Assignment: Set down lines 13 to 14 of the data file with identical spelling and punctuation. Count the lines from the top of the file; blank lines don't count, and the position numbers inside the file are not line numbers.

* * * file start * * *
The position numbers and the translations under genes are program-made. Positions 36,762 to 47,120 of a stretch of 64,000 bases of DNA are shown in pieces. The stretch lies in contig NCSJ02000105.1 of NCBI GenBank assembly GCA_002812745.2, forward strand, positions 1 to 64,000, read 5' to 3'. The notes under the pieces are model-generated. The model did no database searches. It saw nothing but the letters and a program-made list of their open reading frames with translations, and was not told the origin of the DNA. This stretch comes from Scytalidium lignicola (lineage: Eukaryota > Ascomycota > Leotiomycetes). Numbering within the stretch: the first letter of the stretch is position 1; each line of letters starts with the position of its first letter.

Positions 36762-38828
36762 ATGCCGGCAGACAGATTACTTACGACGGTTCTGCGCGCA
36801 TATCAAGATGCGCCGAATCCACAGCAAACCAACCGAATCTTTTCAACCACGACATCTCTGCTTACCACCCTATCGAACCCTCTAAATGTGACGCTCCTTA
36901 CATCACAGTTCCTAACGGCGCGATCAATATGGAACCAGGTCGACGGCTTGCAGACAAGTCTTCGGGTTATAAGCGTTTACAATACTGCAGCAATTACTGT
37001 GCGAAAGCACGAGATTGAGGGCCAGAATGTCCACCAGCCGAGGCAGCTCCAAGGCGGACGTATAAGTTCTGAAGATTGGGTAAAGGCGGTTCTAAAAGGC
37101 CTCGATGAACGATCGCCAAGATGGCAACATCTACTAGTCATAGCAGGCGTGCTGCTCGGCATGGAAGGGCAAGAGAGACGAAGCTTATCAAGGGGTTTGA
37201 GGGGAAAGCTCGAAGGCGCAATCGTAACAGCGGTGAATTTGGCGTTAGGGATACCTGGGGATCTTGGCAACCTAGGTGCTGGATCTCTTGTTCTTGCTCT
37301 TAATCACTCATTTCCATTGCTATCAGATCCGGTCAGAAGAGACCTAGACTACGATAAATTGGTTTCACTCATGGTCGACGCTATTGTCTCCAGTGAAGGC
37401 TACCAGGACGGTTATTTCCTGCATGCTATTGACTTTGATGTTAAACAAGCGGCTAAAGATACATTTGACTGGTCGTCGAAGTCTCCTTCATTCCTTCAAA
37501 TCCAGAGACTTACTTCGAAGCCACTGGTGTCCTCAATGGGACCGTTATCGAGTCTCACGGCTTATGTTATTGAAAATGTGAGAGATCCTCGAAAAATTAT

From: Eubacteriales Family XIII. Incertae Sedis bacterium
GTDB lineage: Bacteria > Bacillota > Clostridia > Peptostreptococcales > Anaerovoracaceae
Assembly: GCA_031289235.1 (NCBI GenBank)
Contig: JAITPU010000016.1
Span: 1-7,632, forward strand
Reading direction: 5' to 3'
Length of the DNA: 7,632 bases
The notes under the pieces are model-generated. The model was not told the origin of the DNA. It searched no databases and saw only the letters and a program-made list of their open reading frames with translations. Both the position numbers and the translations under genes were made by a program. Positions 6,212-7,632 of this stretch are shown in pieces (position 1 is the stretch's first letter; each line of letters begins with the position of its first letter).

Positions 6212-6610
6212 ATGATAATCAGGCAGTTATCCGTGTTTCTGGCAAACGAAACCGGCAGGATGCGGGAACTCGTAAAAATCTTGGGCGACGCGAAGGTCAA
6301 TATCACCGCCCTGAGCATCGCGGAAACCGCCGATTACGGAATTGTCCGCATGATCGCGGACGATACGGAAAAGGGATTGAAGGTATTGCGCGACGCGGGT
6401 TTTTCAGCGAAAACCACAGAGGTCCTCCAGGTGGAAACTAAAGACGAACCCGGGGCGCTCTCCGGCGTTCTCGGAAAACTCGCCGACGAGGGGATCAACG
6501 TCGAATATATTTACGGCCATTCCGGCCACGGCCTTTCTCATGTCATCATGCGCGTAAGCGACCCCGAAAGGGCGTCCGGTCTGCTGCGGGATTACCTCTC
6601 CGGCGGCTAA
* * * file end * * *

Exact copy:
GTDB lineage: Bacteria > Bacillota > Clostridia > Peptostreptococcales > Anaerovoracaceae
Assembly: GCA_031289235.1 (NCBI GenBank)